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U.S. Breastfeeding Rates Are Up! More Work Is Needed

Breastfeeding is recognized as the best source of nutrition for most infants. In observance of World Breastfeeding Week, August 1-7, learn about our nation’s progress in promoting and supporting breastfeeding and the work that is still needed.

The percentage of babies who start out breastfeeding increased from 73% among babies born in 2004 to 83% among babies born in 2014. Babies are also breastfeeding for longer; 55% of U.S. babies born in 2014 were being breastfed at 6 months, up from 42% in 2004. Despite these overall increases, racial disparities between black and white infants persist.

A recent CDC study, published in the Morbidity and Mortality Weekly Report (MMWR), describes how breastfeeding rates continue to differ between non-Hispanic (NH) black and white infants within states.

  • Among infants born during 2010–2013, 64.3% of NH black infants started breastfeeding, compared to 81.5% of NH white infants, a gap of 17.2 percentage points.
  • Most of the 34 states included in the study reported lower rates of breastfeeding initiation rates among NH black infants than among NH white infants.
  • In 14 states (primarily in the South and Midwest) the percentage of NH black infants who ever breastfed was at least 15 percentage points lower than among NH white infants.
  • NH black infants also had significantly lower rates than NH white infants of exclusive breastfeeding at 6 months and breastfeeding for 12 months.

Many factors influence a woman’s decision to start and continue breastfeeding. Some barriers disproportionately affect black women, such as:

  • Returning earlier to work.
  • Not receiving enough information about breastfeeding from providers.
  • Lack of access to professional breastfeeding support.

To learn more about the importance of supporting breastfeeding among black mothers, see “Breastfeeding and Breast Cancer Risk Reduction: Implications for Black Mothers”

The newest data from the MMWR indicate that challenges still exist. However, we are making progress. Since the release of the 2011 Surgeon General’s Call to Action to Support Breastfeeding, the federal government and its partners have made important progress in improving breastfeeding support for more mothers and infants across the nation.

More than 442 hospitals across the United States are designated as “;Baby-Friendly” and use evidenced-based maternity care. These hospital cover approximately 860,000 births a year. Additionally, CDC has worked with 69 local health departments and community-based organizations in their efforts to provide peer and professional lactation support, specifically to African-American and underserved mothers and infants.

There is more work to be done. Although more women are breastfeeding and breastfeeding for longer, disparities remain. Addressing such challenges will require coordination and collaboration at all levels – from families, to health care providers, to communities– so that every baby gets the best start in life.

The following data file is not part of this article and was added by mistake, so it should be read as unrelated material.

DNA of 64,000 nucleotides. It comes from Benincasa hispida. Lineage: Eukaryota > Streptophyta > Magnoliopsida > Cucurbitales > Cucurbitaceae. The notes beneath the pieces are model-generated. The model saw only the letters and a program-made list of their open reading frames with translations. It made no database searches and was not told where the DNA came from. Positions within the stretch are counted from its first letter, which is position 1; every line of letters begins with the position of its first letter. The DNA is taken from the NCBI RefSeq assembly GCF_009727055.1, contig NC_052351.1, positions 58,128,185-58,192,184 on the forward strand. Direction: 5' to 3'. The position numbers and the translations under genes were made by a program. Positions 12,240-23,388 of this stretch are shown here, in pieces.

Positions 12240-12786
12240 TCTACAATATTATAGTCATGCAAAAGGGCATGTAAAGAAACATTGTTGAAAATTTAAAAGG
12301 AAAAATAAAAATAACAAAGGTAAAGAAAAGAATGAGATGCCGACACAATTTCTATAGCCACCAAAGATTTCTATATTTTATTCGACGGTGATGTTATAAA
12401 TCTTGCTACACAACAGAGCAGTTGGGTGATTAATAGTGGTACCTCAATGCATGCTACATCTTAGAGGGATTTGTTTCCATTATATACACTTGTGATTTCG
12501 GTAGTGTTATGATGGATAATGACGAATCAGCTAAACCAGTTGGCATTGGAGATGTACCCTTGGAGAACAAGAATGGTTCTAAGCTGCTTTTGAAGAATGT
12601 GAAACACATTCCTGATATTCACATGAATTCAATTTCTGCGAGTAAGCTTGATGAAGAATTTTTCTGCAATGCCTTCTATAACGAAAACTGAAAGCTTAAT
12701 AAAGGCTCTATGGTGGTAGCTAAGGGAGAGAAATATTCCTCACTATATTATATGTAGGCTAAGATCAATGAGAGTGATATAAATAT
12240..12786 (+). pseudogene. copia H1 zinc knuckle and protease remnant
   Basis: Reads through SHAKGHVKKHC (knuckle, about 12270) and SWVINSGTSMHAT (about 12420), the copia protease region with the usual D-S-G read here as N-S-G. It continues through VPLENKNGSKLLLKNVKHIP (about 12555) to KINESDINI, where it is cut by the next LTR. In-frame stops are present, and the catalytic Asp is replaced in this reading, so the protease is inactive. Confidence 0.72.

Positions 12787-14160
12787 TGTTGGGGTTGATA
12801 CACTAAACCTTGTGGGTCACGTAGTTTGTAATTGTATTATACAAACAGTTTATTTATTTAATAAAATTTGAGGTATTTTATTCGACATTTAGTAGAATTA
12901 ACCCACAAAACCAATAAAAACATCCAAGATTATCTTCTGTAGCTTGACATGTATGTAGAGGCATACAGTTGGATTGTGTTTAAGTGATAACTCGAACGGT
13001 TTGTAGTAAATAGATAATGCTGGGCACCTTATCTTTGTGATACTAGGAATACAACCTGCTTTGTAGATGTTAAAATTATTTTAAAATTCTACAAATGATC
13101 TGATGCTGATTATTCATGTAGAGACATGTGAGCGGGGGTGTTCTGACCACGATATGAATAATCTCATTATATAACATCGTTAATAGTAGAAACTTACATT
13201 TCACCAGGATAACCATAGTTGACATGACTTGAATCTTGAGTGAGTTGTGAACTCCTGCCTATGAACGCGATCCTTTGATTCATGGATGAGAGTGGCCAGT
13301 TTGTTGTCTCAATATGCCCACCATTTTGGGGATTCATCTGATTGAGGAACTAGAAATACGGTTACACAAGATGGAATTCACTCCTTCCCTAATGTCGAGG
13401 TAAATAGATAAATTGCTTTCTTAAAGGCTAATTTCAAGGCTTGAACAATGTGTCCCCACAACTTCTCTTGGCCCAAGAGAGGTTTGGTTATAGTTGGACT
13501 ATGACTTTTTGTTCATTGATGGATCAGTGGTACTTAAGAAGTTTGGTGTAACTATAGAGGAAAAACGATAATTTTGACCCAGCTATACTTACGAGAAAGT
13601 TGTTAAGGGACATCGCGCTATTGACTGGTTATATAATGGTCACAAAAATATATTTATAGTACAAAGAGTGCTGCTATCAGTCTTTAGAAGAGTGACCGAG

Visit CDC’s Division of Nutrition, Physical Activity, and Obesity (DNPAO) to learn how you can support breastfeeding:

Breastfeeding mother

To learn more about the benefits of breastfeeding, listen to our recent podcast.


What is already known about this topic?

The American Academy of Pediatrics recommends exclusive breastfeeding for the first 6 months of a baby’s life and continued breastfeeding with complementary foods until age ≥12 months. Over the past decade, national estimates of breastfeeding initiation and duration have consistently improved among both non-Hispanic black (black) and non-Hispanic white (white) infants; however, differences in breastfeeding rates by race have persisted.

What is added by this report?

Differences in breastfeeding rates between black and white infants vary by state, and rates are lower among blacks in most states. Breastfeeding initiation rates were significantly lower among black infants in 22 states; in 14 of these states, the difference was at least 15 percentage points. A significant difference of at least 10 percentage points in exclusive breastfeeding through 6 months was found between black and white infants in 12 states, and at 12 months of breastfeeding in 22 states.

What are the implications for public health practice?

To increase the rate of breastfeeding among black infants, interventions are needed to address barriers experienced disproportionately by black mothers, including earlier return to work, inadequate receipt of breastfeeding information from providers, and lack of access to professional breastfeeding support. Enhanced understanding of these barriers could improve the effectiveness of interventions.